Punch-Out!! boasts the sort of design clarity that went out of fashion when consoles started coming with 20-button controllers in the late '90s. But its intricacies are so subtle that it's entirely possible to rinse the 13-
man Championship mode and not realise how smart a game you've just played. The same can be said of the original Punch-Out!! and Super Punch-Out!!, but where they relied on dedicated play to prove otherwise, the devs wisely signpost it.
Signpost 1: Defend The Title mode, unlocked once you've completed Championship mode. All the boxers you humiliated on the way up? They're out for revenge and they've adapted their strategies to force perfection from your play. Glass Joe's jaw is safe under protective headgear and Von Kaiser has shaved his head and toughened up. Comic alterations aside, combatants sport new moves, timings and tells - if your climb to the top was slow, Defend The Title refuses to let you pass. Nightmarishly tough, but fairly so - a big step forward for the devs of Mario Strikers Charged and that AI.
Signpost 2: what looks like basic training in Exhibition mode is really a game unto itself. Every fighter is here to practise against (in both their initial and Defend The Title form) but each has three special objectives. From simple 'achieve TKO in the first round' to the insanely tough 'achieve TKO without using any dodges or blocks', you're constantly asked to reappraise your approach to the game. Hey, if the only way to demonstrate depth is to shout about it, so be it.
If this reads like a defence of a game rather than a glowing recommendation, it's because Punch-Out!! is a lot like Little Mac himself. While certainly talented, he's not the biggest of contenders - there's no denying that a cartoon boxing-puzzler is rather niche. Let's remember that for all the game's smarts, we're talking about punching big men in the face. You'd have to be drinking whatever Soda Popinski's swigging to claim otherwise.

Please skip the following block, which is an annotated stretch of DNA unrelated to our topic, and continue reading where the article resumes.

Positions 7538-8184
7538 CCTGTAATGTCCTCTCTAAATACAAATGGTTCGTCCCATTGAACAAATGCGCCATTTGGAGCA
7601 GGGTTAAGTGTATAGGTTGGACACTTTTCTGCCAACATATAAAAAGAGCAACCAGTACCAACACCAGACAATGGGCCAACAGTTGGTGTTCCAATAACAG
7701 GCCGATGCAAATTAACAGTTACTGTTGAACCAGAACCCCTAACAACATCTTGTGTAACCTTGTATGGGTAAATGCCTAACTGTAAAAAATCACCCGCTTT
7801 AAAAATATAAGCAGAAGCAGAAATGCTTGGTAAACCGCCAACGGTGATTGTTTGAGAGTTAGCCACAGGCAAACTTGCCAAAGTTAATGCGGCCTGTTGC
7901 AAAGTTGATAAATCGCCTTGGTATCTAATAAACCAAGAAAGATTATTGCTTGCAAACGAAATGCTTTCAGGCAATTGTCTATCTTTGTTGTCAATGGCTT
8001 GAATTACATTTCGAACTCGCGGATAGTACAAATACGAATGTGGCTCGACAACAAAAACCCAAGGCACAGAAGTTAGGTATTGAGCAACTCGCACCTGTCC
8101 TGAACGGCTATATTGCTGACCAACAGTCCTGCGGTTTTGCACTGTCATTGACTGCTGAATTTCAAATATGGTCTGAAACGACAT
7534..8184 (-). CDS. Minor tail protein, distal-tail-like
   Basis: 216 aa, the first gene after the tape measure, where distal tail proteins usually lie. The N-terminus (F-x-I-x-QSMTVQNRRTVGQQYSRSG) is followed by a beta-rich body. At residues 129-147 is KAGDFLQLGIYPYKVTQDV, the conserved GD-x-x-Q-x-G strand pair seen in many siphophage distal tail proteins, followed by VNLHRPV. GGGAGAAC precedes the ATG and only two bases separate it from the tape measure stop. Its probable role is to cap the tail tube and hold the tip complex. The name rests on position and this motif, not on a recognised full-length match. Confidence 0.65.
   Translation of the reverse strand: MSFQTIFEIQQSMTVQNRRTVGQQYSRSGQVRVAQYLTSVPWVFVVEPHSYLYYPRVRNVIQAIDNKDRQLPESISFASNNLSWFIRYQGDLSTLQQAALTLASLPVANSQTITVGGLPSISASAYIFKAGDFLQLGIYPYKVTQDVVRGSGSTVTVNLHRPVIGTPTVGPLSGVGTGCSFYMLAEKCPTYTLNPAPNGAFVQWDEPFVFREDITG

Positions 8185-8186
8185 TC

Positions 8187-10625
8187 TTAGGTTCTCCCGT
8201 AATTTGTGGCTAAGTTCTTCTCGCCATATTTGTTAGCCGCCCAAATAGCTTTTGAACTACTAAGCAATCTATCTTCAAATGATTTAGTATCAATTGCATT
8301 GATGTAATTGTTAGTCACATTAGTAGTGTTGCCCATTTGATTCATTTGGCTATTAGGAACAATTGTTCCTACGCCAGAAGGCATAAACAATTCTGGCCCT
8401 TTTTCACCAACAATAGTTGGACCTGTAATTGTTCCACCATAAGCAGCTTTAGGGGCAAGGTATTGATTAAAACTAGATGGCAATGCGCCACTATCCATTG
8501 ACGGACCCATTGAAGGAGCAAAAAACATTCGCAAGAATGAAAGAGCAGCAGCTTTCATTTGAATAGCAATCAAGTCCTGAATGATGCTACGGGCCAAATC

And like we said, the extra goodness - while appreciated - is really doing nothing more than pushing newcomers towards realising the cleverness the games have had since the NES - the cleverness the games still have on Virtual Console. If we were feeling mean, we'd point out that with its in-depth score breakdown Super Punch-Out!! is still the better high-score challenge. Best times aside, there's perhaps not as much here as those extra challenges would suggest.
But just as this adversity rises, and Punch-Out!! finds itself on the ropes trying to justify its place in your Wii collection, it does something to make you smile. Don Flamenco lays a rose on Mac's defeated body. Or doughy coach Doc Louis barks out something nutty about "punching some sucka!" Or you're shown a picture of a Russian giant in his pants carrying crates of fizzy drink atop his shoulders. Question it and it may teeter, but while you're in its world, Punch-Out!! always has a leg to stand on.
Punch-Out!! is an odd choice for a revival, but it suits the Wii perfectly. Thumpy and brash but not without brains. It's time to get reacquainted.